What is Rosh Hashanah?

Daniel Sugarman explains the whys and wherefores of the Jewish new year.


Rosh Hashanah, the Jewish New Year, always falls on the first and second day of the Hebrew month of Tishrei. The words “Rosh Hashanah” literally mean “the beginning/head of the year”.

Although it is seen as a festival, Rosh Hashanah is also regarded as an important and solemn occasion. In Jewish thought, it is seen as being the time when all the people of the world – Jewish and non-Jewish – are judged for their actions over the previous year, and their reward or punishment designated.

What happens on Rosh Hashanah?

Talmudic literature details a number of different days of the calendar seen as “new years” (the new year for animals, for example, and the new year for the trees). However, only one of these is known collectively by Jews as “Rosh Hashanah” – the one that falls on the first and second of Tishrei.

Other festivals are celebrated for two days by people living outside of Israel, but only one by people living inside the Holy Land. However, Rosh Hashanah is different – no matter where one lives, the festival is observed for two days.

Ashkenazi Jews begin reciting Selichot  - prayers asking God for forgiveness – during the week leading up to Rosh Hashanah. Traditionally, Sephardi Jews start reciting the Selichot prayers an entire month before the New Year.

“On Rosh Hashanah it is written, and on Yom Kippur (10days later) it is sealed…who will live and who will die...”

Another name for Rosh Hashanah is Yom HaDin – which literally means “judgement day”. According to Jewish belief, “all the inhabitants of the world pass in front of Him [God] like sheep [for judgement].”

Many Jews will spend hours praying in the synagogue over the course of the two days. However, according to Jewish tradition, Rosh Hashanah is actually not a time to pray for forgiveness, or for a good year – the appropriate time for that is Yom Kippur, the Day of Atonement. The idea behind that is that if God, in his aspect of judgement, passes sentence on Rosh Hashanah on all the people in the world, it is not a good idea to single oneself out of the crowd

Rosh Hashanah is also known as “Yom Hazikaron”, the “day of remembrance” – an allusion to our deeds over the past year being remembered, as well as our remembrance of all the good things God has done for us in the past.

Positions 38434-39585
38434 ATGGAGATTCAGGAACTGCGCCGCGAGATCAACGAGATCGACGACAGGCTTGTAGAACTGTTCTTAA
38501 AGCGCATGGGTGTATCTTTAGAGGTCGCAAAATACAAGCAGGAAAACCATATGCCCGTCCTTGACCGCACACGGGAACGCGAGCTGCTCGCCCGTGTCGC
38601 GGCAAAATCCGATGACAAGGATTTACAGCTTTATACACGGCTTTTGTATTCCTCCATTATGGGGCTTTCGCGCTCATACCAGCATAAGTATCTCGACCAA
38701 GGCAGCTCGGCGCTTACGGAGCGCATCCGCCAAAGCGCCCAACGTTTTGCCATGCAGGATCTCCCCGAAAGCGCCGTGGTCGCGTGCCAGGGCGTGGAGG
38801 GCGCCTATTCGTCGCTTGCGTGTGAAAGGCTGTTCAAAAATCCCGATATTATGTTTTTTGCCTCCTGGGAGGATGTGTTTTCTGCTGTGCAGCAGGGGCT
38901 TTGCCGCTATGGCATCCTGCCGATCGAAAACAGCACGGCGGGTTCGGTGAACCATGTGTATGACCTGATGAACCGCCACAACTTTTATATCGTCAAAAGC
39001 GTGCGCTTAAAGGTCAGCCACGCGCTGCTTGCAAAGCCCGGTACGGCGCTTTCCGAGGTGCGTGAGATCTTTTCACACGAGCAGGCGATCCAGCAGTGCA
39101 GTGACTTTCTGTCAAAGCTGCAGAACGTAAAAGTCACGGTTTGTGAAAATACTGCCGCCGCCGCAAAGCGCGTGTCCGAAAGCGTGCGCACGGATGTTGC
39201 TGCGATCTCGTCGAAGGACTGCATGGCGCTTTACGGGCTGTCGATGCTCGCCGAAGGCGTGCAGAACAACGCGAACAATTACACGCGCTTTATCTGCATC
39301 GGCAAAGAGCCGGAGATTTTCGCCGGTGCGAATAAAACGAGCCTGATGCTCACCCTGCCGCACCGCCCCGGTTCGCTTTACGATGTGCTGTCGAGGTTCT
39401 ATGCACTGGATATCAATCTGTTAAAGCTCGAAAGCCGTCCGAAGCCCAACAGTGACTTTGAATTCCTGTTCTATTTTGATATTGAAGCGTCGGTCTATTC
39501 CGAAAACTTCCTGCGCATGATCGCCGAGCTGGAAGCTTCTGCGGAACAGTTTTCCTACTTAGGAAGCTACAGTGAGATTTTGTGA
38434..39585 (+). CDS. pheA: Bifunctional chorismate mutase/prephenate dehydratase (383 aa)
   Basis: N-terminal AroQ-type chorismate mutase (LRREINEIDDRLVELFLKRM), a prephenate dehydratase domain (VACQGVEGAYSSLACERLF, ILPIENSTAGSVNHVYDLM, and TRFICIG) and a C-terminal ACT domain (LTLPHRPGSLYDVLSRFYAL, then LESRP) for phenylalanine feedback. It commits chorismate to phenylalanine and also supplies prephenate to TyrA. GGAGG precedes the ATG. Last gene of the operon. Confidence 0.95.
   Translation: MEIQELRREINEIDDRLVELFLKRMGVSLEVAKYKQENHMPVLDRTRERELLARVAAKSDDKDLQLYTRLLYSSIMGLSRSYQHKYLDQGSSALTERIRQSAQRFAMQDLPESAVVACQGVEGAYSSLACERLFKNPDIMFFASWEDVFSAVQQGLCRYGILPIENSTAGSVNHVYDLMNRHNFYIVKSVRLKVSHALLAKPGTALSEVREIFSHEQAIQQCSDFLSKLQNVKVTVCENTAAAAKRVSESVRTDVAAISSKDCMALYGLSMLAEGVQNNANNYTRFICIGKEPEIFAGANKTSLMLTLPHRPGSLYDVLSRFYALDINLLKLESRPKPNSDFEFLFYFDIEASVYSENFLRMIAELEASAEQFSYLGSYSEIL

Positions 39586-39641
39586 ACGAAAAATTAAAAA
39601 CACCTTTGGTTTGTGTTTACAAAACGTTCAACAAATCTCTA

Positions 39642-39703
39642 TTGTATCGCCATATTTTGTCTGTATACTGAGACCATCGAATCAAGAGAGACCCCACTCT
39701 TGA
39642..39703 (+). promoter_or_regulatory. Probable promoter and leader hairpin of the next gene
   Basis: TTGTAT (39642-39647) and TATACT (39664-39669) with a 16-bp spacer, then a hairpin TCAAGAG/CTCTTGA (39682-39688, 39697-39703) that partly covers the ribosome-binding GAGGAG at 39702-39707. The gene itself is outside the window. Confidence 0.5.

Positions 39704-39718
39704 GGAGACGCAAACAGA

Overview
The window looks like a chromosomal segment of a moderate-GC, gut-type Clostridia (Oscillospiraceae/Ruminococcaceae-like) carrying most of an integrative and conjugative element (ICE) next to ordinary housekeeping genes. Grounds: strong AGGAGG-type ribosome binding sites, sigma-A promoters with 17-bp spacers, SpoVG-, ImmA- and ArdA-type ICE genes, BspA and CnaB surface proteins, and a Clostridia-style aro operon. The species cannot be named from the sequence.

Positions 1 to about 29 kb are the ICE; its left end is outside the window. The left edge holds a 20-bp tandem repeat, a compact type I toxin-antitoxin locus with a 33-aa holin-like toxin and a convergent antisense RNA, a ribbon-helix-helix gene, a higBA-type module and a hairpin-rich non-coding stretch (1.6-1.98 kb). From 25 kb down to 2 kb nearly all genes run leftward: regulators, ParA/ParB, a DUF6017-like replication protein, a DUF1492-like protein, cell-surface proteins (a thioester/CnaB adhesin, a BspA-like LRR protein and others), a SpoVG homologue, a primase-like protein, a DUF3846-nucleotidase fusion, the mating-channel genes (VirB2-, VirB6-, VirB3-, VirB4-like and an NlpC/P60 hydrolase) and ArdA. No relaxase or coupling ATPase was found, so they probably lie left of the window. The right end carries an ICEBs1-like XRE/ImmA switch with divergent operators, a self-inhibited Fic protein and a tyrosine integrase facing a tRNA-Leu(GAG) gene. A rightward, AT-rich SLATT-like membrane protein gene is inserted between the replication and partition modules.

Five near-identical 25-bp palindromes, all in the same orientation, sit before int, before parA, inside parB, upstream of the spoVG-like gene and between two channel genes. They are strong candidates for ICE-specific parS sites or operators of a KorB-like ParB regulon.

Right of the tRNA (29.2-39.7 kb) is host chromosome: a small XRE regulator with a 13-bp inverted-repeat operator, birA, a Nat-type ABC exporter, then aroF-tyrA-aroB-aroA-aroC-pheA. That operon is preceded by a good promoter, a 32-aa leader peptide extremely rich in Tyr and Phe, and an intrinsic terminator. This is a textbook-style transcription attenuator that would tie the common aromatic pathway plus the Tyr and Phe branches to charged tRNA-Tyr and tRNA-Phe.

Rosh Hashanah customs

The Shofar – there is a custom to use a ram’s horn on Rosh Hashanah to blow a series of piercing cries in front of the entire congregation. One reason given for this is to strike fear and confusion into Satan, who on Rosh Hashanah acts as a prosecutor, urging punishment on people for their misdeeds.

There is actually a Rabbinical requirement to hear the Shofar, so it is more than a custom. The “Baal-Tokeah” – the one who blows the Shofar – will blow a series of notes over the course of the day (although not on a Shabbat if that falls during the festival). The types of notes are as follows:

  • Tekiah – a solid note for a few seconds
  • Shevarim – literally, “broken” – three short, measured sounds, one after the other
  • Teruah – a short series of staccato notes, intended to represent crying or sobbing
  • Tekiah Gedola – the final note at the end of a series – much longer than a regular tekiah.


The Meal

There are a number of customs associated with the Rosh Hashanah celebratory meal, involving symbolic food:


  1. The Fish Head – there is a custom to have either a fish head (or among some Sephardim, a lamb’s head) as part of the Rosh Hashanah meal. This is meant to symbolise that, in the year to come, we should be at the head (on top) rather than the tail (at the bottom)
  2. Apple in honey – One of the most famous customs of Rosh Hashanah, we dip apple in honey, to symbolise that we should have a sweet new year.
  3. Pomegranates are a fruit closely associated with Rosh Hashanah. They have dozens of pips, and are eaten to symbolise that we should be as fruitful as the pips of a pomegranate.
  4. Other things eaten for symbolism on Rosh Hashanah include carrots, dates, leeks and gourds.

One type of food avoided on Rosh Hashanah are nuts, because the gematriah - numerological number – of the Hebrew word for nut is the same as the Hebrew word for sin. Famously, one Rabbi responded to that custom by saying “the gematriah of sin is sin” – meaning that people should spend slightly less time focussing on symbolism and more time on making sure they do good deeds rather than bad.


Ashkenazim and many Sephardim (although not most Spanish and Portuguese Jews or Yemenite Jews) perform the ceremony of Tashlich in the afternoon of the first day of Rosh Hashanah (except when the first day falls on Shabbat, in which case it is performed on the second day.

Tashlich is a prayer recited by a body of natural, flowing water, where ones sins are symbolically cast away. Some people actually cast bread or stones into the water, carrying the symbolism further – although others are strongly opposed to such a practice.

After Rosh Hashanah

The day after Rosh Hashanah is usually a fast day, known as the Fast of Gedaliah (the only exception is when this day falls on a Shabbat, when the fast gets pushed off until Sunday).

There is a week between Rosh Hashanah and Yom Kippur –and the ten day period, including the two religious holidays, is known as the “Aseret Ymei Teshuvah” – The 10 Days of Repentance. Although God judges everyone on Rosh Hashanah, the following days in the lead up to the Day of Atonement serve as an opportunity for people to repent for their sins, and maybe change the Heavenly decree for their year ahead to be a more positive one.

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